I’m a bit of a romantic when it comes to whisky and the whisky industry in general. Instead of seeing companies pushing products to make a profit for their shareholders I see skilled artisans and creative artists plying their craft in the pursuit of producing the perfect dram, or at least ensuring that the consistency and quality of their spirit remains unwavering, decade to decade. Brand ambassadors aren’t front-line salesmen, but friends and the voice of the folks toiling away at the distillery. Master distillers and blenders are mad scientists-cum-composers, creating liquid symphonies.
These touchy-feely impressions of the industry do get a rude awakening though when I hear more news about yet another NAS release from a distillery, or I get a product drop from a PR company, complete with misspelt name and surname. Then I realize that these companies are there to make money, not feed my romantic notions and I am seen as merely a “media” person. But then, I experience moments like the one below, and I find myself seeing the whisky world through rose-tinted glasses again.
I received an invitation to interview Ian Millar, Glenfiddich’s Global Brand Ambassador, who was going to be in the country to launch Glenfiddich Excellence 26 year old – the distillery’s latest and greatest offering. In addition to the interview, the invite extended to a gourmet dinner showcasing the new variant along with some trusted favourites from Glenfiddich. I was anticipating both eagerly as it has been a while since I last saw Ian and I had yet to thank him for the dram of 1991 Glenfiddich 50 year old that he kept aside for me in Scotland last year.
Sadly, work and personal pressures meant that I had to pull out of both the dinner and interview just two days before the scheduled events. I sat there, browsing through tweets from Ian and Thami Banda (Glenfiddich SA Brand Ambassador), highlighting the launch dinners down in Cape Town, feeling quite glum. Then I got a call from Butter Knife PR, the team that handle Glenfiddich’s public relations. Ian upon hearing that I couldn’t make it to him said “If Mark can’t come to us, we’ll go to him.” How crazy is that?!? A global brand ambassador of that calibre, with an undoubtedly busy schedule, wanted to pop around to my house to talk whisky! My answer was a resounding YES of course.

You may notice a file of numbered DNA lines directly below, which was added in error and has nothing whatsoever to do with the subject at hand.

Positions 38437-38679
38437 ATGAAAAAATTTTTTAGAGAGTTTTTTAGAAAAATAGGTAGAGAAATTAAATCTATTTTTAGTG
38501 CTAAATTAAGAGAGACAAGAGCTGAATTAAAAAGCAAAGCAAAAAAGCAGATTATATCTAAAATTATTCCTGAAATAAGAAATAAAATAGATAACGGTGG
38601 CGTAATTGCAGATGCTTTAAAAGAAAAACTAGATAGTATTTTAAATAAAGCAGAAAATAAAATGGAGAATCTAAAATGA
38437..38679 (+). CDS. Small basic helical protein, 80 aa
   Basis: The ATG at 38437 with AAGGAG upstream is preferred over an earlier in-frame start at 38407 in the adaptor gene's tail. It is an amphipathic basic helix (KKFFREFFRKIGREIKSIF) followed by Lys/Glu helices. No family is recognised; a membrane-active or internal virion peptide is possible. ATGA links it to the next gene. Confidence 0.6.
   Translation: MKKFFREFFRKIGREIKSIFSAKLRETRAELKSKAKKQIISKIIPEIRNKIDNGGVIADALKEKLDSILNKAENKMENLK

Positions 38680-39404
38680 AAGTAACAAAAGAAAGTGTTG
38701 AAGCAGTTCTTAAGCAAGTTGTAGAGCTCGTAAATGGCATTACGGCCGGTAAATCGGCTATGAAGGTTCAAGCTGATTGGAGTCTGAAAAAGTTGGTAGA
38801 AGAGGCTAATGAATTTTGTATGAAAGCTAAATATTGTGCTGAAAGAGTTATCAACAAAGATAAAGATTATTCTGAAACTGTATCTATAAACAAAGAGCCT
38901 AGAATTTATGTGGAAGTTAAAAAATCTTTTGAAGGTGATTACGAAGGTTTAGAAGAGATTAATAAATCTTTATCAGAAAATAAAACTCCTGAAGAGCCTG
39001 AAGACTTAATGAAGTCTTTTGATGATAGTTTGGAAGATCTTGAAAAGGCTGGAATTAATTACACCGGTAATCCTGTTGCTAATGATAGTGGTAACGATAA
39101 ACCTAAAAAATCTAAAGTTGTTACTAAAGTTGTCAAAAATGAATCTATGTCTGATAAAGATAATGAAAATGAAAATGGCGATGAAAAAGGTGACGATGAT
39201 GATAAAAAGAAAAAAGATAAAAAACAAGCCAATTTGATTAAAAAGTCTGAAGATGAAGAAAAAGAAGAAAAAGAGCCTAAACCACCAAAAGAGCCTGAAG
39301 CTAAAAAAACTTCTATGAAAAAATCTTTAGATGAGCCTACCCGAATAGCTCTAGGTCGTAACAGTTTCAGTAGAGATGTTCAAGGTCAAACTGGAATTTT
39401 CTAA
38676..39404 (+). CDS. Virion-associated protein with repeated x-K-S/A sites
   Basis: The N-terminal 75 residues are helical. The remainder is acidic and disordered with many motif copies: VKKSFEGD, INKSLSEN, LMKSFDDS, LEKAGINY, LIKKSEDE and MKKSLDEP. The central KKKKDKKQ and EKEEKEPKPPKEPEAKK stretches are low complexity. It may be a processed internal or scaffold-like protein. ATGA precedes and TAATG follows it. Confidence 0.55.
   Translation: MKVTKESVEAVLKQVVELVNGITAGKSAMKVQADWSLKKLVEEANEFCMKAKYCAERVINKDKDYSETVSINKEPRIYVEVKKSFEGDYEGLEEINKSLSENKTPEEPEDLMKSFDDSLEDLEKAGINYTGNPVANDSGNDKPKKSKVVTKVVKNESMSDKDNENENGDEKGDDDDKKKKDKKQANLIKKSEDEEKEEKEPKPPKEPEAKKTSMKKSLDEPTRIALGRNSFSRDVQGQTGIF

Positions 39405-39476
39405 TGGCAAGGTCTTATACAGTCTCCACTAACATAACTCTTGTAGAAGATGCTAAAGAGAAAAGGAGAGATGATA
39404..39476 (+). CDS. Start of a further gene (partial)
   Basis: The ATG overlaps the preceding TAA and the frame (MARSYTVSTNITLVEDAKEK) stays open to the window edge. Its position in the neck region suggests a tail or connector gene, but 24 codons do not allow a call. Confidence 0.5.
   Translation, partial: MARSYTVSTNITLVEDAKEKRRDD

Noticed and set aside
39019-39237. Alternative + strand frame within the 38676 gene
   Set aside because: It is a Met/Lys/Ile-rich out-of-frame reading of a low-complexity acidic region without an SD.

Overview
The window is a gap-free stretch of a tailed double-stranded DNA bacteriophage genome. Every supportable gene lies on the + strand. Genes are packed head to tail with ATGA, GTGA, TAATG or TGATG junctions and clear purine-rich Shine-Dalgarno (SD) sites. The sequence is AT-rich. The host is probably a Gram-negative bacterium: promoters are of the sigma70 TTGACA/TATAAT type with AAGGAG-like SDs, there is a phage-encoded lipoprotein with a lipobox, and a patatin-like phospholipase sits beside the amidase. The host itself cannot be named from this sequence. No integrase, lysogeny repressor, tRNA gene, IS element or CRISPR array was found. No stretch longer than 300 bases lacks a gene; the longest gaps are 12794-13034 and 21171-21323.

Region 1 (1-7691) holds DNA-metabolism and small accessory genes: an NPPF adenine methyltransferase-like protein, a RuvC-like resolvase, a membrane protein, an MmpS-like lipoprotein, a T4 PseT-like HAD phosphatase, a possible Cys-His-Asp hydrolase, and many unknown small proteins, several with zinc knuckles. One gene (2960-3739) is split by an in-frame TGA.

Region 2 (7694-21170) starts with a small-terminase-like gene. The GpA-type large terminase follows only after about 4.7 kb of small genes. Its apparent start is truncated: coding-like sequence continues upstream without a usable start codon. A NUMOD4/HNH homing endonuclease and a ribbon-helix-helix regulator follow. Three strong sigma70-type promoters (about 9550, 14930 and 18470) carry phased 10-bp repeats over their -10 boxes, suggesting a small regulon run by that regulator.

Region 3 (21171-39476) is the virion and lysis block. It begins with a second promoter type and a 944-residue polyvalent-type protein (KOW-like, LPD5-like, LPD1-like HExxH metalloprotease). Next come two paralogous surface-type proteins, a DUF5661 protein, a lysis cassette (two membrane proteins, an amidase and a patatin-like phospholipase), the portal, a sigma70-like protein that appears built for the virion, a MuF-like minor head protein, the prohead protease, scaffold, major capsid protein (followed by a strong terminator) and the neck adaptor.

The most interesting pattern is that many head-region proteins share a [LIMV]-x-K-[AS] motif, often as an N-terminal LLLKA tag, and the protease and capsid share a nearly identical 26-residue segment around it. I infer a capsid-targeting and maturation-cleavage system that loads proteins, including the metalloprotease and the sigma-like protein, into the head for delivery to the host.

With such distinguished guests I made sure to set up a decent tasting environment. So out came the Glenfiddich whisky glasses, a bottle of Glenfiddich 15 year old and two old bottlings that I had been saving for a special occasion: a Glenfiddich Caoran Reserve and an old Glenfiddich Ancient Reserve 18 year old.
Conversation flowed, with Ian sharing stories of his travels, scouring through his memory banks to call up names of colleagues that he worked within his illustrious career in the whisky industry. We even touched upon the Glenfiddich 25 year old that will be released into the travel retail market shortly – a whisky that will be fighting for market share amongst other 25 year olds. Glenfiddich seem confident that it will make decent inroads with it though against stiff competition. And then of course we came around to the reason for Ian’s visit: the Glenfiddich Excellence 26 year old.
26 years maturing exclusively in ex-American Oak casks (a first for the distillery) is going to produce something delicate, with a fair measure of oak tannins too. And it isn’t going to be cheap.
Glenfiddich Excellence 26 Year Old Tasting Notes
In conclusion, the Glenfiddich website states that “This expression was created to honour Glenfiddich’s line of continuous family ownership since William Grant founded our distillery in 1887.” Family. The very core of William Grant & Sons. And that carries through to all those that work for the brand – from the distillers, to brand ambassadors, to the skilled artisans working in the distillery – they’re all one big family. With Ian’s visit to my home, I must say, I feel like a part of the family too.